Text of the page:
One second from every episode of Twin Peaks. pic.twitter.com/e5Pc3g5oB4
— Andy Kelly (@ultrabrilliant) September 6, 2018
Even if you watched Twin Peaks during its original broadcast on ABC in 1990 and 1991 and have never revisited the show since, you'll vividly remember a great many moments from it: some because of their emotional impact, some because of their aesthetic impact, and some because you had no idea what to make of them. But despite the incomprehension it famously caused its viewers, Twin Peaks nevertheless slowly and inexorably drew them into its reality: the reality of the eponymous small Washington logging town whose homecoming queen has been murdered and in which FBI Special Agent Dale Cooper has arrived to investigate.
David Lynch and Mark Frost planned it that way: people who tuned in week after week to find out who killed Laura Palmer would, in theory, keep watching even after that unsolved part of the story had long since faded into the background. But pressure from ABC eventually forced the creators to resolve that mystery, at which point even many die-hard Peaks-heads wondered whether the show had lost its way.
You'll see that period, as well as every every other, represented in the video above, which compresses the entire run of Twin Peaks — the thirty episodes of the original two seasons plus the eighteen episodes of Twin Peaks: The Return, which aired last year on Showtime — into less than a minute, drawing one second from each episode.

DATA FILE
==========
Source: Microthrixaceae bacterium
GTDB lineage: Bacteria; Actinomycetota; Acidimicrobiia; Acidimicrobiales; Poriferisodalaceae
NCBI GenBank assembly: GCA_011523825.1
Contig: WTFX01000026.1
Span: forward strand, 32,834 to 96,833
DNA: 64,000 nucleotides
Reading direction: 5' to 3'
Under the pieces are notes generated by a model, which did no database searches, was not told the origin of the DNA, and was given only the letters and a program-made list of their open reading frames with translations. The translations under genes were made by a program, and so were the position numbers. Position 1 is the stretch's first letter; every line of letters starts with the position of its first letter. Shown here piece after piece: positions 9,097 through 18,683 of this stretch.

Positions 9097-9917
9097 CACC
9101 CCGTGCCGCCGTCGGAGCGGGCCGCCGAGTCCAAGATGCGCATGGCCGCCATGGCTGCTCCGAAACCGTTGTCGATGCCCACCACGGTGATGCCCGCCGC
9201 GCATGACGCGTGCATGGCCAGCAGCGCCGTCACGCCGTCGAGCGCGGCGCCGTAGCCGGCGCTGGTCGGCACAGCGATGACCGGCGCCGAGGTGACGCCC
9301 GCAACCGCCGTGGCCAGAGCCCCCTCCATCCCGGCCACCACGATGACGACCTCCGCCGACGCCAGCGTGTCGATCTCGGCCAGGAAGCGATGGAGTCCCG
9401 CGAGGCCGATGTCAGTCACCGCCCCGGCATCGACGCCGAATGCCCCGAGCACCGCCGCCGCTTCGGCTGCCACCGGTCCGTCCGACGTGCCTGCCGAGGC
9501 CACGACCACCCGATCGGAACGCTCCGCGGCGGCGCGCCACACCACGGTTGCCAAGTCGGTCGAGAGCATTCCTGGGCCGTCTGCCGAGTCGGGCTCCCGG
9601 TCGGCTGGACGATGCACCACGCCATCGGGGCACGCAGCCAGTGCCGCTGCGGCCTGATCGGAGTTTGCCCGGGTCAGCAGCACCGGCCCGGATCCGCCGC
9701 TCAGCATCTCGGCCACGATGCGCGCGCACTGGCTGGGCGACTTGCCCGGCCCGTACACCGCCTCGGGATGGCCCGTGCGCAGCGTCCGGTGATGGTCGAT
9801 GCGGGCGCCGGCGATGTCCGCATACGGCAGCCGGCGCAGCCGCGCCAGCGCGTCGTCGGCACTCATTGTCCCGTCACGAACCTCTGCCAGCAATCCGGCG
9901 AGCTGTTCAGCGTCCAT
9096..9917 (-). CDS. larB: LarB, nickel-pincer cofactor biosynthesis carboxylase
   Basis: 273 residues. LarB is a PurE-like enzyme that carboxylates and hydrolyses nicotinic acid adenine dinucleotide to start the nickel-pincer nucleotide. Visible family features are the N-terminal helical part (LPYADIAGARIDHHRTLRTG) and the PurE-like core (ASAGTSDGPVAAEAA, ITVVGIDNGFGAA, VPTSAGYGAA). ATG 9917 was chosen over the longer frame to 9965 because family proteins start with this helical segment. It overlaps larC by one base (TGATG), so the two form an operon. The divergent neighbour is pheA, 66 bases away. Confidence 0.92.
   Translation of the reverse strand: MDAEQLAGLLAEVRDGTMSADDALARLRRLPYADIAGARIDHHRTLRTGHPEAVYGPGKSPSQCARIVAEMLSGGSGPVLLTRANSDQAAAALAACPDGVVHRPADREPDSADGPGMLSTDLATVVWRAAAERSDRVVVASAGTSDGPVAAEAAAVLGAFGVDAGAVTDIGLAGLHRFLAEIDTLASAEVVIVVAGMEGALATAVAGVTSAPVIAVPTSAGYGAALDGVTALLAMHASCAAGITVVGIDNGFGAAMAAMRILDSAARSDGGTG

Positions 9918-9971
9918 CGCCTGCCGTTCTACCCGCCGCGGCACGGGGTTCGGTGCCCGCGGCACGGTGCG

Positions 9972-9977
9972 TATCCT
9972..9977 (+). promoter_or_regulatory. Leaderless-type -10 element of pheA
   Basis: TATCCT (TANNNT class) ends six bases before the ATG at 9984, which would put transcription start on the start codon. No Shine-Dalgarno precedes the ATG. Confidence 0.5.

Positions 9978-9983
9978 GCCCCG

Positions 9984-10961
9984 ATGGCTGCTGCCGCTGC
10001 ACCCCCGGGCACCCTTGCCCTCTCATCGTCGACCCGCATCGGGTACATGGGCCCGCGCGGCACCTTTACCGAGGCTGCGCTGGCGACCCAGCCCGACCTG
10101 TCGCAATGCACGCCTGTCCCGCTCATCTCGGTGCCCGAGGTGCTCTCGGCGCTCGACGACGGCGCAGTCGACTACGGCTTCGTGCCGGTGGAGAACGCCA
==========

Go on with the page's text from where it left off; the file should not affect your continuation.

Other respected television shows, like Seinfeld and Curb Your Enthusiasm, have undergone this treatment before. But to watch Lynch and Frost's groundbreaking drama as an assembly of particularly powerful individual seconds provides an entirely different kind of experience, one that may well bring back memories of surprise, confusion, hilarity, and even a kind of awe. Perhaps it doesn't allow you to inhabit the distinctive long-form Lynchian (and Frostian) vision in the way that the series itself does, but this condensed, single-shot version may well get you wanting to visit Twin Peaks again, whether you last visited 27 years ago or just yesterday.
Based in Seoul, Colin Marshall writes and broadcasts on cities and culture. His projects include the book The Stateless City: a Walk through 21st-Century Los Angeles and the video series The City in Cinema. Follow him on Twitter at @colinmarshall or on Facebook.